Overview and Challenge
While driving to and from a meeting in Shelbyville, Missouri, the idea was hatched for the HCRC and MU Extension Human Environmental Sciences to work with Healthy Lifestyle Initiative communities throughout Missouri to do a photovoice campaign called Photovoice Missouri. We wanted to see if by working with middle and high school teachers, especially in rural areas and their students, we could give teens a platform to their unique perspective to the individuals in their communities and advocate for change.
We thought by giving them cameras and telling them to take photographs and write about the health of their communities, we could provide the tools they would need to accomplish that goal.
Photovoice is a participatory tool that has been successfully used with groups who may be underrepresented or marginalized. By using photography and writing narrative captions, groups can raise awareness about their perspectives and the issues that concern them. As a tool, photovoice has been used to create grassroots change. [Bonus points for viewers who can find the photovoice project in the movie, A Place a the Table.]
Through a review of the literature, we learned that incorporating photovoice into existing middle and high school curricula was a unique approach. By looking at how past traditional photovoice campaigns had been run, we took elements that fit – such as training, some evaluation techinques, and advocacy – and combined them with ideas about how to incorporate those into existing classes.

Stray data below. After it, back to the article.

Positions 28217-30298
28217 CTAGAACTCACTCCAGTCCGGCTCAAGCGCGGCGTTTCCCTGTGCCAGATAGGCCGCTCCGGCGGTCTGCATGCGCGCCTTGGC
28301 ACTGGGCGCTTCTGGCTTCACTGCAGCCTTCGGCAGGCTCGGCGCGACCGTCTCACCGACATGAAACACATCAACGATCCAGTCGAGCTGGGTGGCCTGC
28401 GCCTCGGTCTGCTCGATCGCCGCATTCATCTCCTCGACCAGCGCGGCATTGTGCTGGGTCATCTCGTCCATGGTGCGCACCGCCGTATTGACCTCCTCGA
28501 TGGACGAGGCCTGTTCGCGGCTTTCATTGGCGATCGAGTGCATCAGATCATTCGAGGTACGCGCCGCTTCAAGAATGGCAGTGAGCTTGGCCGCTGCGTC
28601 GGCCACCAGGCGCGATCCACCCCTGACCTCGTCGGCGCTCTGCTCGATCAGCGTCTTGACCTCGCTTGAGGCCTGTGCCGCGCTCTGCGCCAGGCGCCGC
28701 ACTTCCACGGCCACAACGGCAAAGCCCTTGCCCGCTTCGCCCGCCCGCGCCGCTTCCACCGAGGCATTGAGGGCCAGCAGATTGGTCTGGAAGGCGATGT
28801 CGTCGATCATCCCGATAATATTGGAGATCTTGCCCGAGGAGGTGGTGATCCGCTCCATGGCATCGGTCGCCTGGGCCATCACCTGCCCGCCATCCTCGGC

What we’ve learned so far is that by going through classrooms, there is less attrition. It also creates a non-traditional learning environment that reaches some teens that normally don’t participate actively in the traditional classroom setting. This is important because, along with the possibilities of positive health change with the students and communities, there is the added benefit of student development in the form of leadership, advocacy, photographic and digital imaging skills, and empowerment to create change.
Strategy and Creative Direction
We chose to run the project primarily through social media platforms – Facebook for the teachers and Flickr for the student photos and captions. These venues offer a chance for interaction. By posting photos on Flickr, students from one community can view and comment on what’s being done by another community and see that although there may be hundreds of miles separating them, many of the problems from one place to another are very similar (or different as the case may be).
This also allowed the students a place to go and see that their work was really going to be seen. It gave them an outlet for their voice that they may not have been able to get without Photovoice Missouri.
Through a thorough evaluation plan, including pre- and post-surveys of teachers and students, key informant interviews, and comparisons of survey responses and photos/captions, we were able to measure student thought and behavior change in each community. The project is ongoing so results will be forthcoming. However, we have seen that many students who normally do not participate in class are responding to Photovoice Missouri and they are excited about advocating for a healthier community.